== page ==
Being female comes with a variety of amazing experiences. Yet, it can also bring its share of challenges and difficulties as well. That is especially true when it comes to the reproductive cycles that women experience over their lifetimes.
Perhaps one of the most commonly known challenges facing women is menopause. Menopause is something that is a bit of a taboo topic, though recent years have been chipping away at that taboo. However, menopause is far from the only disruption a woman might experience in her life.
Something less well-known but closely related to menopause is called perimenopause. This time period in a woman’s life may bring some surprises, and it’s good to be aware of what may happen as hormone levels change and fluctuate during perimenopause. Let’s explore what perimenopause is and some of the things that you may experience as you enter this stage, including increased symptoms of high anxiety in the mornings.
First of all, knowing what perimenopause is and what it means for women is where we want to start. For those who may not have heard of perimenopause before, it basically translates to “around menopause,” according to Mayo Clinic’s website. It signals that your body is beginning to move toward menopause, which is when a woman no longer gets her monthly period.
During perimenopause, hormone levels tend to fluctuate. Estrogen, in particular, will increase or decrease throughout this time. A change in how much estrogen your body has can impact the symptoms you might experience in both perimenopause and menopause. Premenopausal women might experience sleep problems, weight gain, feelings of anxiety, hormonal shifts, hot flushes, night sweats, or even symptoms of depression.
As with anything related to health, perimenopause will be different for each person. The same goes for when someone enters perimenopause. Women may start perimenopause sometime in their mid-30s, or they might experience it once they reach age 40 and up.
Since perimenopause has to do with menstrual cycles, one of the more common perimenopausal symptoms women experience is when her monthly cycle becomes erratic, and she begins to have irregular periods. Mayo Clinic notes that this can encompass a range of things, from missing a period to experiencing more bleeding one month. It may also mean that periods occur less often.
Those just entering perimenopause might notice that the length of their periods fluctuates by around seven days. Late perimenopause often involves going more than 60 days without having a menstrual cycle.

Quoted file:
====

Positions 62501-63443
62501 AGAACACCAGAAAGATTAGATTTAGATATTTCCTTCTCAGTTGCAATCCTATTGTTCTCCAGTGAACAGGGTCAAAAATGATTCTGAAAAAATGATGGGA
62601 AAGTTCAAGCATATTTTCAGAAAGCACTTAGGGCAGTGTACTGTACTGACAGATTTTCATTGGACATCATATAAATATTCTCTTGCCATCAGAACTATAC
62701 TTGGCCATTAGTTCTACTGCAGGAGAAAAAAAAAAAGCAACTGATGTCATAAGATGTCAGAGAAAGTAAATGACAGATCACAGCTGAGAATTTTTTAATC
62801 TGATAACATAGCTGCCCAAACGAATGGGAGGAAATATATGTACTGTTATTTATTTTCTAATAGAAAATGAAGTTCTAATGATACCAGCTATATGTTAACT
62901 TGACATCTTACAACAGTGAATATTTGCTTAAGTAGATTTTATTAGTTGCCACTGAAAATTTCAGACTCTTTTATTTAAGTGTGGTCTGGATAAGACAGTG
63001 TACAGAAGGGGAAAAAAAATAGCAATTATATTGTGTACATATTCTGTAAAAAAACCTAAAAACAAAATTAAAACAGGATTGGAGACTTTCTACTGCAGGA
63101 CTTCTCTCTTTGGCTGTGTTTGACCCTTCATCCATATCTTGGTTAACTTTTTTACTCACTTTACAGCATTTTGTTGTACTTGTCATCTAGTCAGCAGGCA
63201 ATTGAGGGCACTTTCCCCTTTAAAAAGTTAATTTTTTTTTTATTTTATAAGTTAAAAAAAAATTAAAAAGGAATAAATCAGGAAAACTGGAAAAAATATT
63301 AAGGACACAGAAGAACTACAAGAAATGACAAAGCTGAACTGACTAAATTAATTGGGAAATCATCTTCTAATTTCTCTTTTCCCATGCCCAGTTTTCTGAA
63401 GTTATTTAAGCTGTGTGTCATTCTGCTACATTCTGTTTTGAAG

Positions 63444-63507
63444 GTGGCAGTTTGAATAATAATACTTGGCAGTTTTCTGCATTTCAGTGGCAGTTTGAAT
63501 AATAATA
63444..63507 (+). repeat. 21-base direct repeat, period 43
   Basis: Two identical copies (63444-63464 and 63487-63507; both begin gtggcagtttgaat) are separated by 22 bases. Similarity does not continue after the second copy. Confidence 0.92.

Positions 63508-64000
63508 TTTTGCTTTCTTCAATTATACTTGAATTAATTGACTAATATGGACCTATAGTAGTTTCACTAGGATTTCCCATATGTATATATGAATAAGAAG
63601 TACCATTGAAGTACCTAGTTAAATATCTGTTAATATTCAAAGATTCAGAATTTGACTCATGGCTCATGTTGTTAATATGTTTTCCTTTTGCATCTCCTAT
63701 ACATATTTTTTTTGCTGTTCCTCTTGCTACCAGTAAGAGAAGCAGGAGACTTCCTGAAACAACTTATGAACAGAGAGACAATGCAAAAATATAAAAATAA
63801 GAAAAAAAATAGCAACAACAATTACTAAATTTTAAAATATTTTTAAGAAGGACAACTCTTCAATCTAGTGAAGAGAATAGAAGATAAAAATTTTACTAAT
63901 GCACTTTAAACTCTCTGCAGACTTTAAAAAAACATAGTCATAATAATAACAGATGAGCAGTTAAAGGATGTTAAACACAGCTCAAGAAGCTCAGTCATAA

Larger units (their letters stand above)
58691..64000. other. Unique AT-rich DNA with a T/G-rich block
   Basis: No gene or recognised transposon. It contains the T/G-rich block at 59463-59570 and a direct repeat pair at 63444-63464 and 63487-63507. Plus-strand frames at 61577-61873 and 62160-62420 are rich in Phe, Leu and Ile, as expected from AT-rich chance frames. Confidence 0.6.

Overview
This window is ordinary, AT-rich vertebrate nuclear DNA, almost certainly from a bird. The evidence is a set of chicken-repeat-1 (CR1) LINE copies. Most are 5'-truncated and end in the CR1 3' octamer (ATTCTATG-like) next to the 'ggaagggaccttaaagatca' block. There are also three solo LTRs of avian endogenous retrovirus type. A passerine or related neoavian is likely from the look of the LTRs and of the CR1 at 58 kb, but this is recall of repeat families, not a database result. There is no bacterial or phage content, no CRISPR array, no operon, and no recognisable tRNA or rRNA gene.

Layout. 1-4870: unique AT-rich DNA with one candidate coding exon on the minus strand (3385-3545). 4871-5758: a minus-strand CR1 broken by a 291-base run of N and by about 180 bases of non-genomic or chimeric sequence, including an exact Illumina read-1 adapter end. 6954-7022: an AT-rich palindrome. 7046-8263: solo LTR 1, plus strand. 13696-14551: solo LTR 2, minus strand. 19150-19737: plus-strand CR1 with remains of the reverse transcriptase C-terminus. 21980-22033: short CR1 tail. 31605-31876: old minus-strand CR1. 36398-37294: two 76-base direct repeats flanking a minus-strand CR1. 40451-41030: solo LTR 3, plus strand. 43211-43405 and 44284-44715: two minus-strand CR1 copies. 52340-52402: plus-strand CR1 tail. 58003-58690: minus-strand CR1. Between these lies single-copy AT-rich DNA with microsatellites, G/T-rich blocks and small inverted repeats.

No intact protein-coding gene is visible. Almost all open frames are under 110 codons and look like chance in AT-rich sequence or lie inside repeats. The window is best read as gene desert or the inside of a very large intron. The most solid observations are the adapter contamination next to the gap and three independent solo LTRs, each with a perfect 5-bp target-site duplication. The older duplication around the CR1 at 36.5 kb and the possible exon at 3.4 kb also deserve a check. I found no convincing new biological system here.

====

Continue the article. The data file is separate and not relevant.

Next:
As with menopause, perimenopause may also bring on hot flashes. They may cause sleep disorders, but perimenopause, in general, can also be responsible for a sleep disturbance.
A noticeable change or two in menstrual cycles may not be a surprising symptom of perimenopause. One rather unexpected sign of perimenopause can be a change in cholesterol levels. Your LDL levels may increase, and HDL levels may actually decrease during this time.
In addition to the symptoms noted above, perimenopause can also cause some shifts in mood. These mood changes might mean you feel more irritable at times or that you feel depressed at other times. This could be related to a number of physical changes, including hormonal fluctuations and even the disruption of sleep (and lack of good sleep) that might occur with perimenopause.
As part of a general shift in moods, you may notice some anxiety as you enter perimenopause. To be sure, anxiety can come with entering this period of life when you may not know what exactly you can expect from your body.
Some people can also experience an increase in anxiety during perimenopause. For some women, this increased anxiety is actually more prevalent in the mornings. This could be because estrogen levels are closely tied to cortisol levels, which is a hormone that tends to increase with feelings of stress.
When estrogen levels dip lower, that can make cortisol rise. As a stress hormone, cortisol could then be contributing to a feeling of increased anxiety for a lot of women in the mornings.
Experiencing mood swings or increased anxiety as you go through perimenopause is relatively common. Each woman is different and will experience different symptoms. Dealing with perimenopausal anxiety in the morning will depend a bit on each person as well.
An important thing to remember is that you are the one that knows your body and your moods best. Adding regular exercise like yoga or meditation to your morning routine may help relieve some of your anxiety symptoms. In other cases, this may not be enough. If you feel that your anxiety or other emotional symptoms have increased to the point of interfering with your ability to function in your everyday life, you may want to talk with your healthcare provider. She can work with you to find the right treatments to help you through perimenopause.
Similarly, if your perimenopausal anxiety becomes severe or causes panic attacks, you will want to speak with a trusted healthcare professional right away. They may suggest a variety of options, from changing your diet to trying a few herbs, supplements, or prescription medicine to help relieve that anxiety.
Becoming aware of what perimenopause is and what you might expect is a great way to be prepared. Keep track of any changes in your menstrual cycle or any concerning symptoms, such as a noticeable increase in anxiety (especially severe anxiety) in the morning so that you can discuss them with your doctor. It’s a good idea to be proactive about managing any mental health symptoms, including perimenopausal mood swings, emotional changes, or even a basic loss of interest in things that used to be important to you.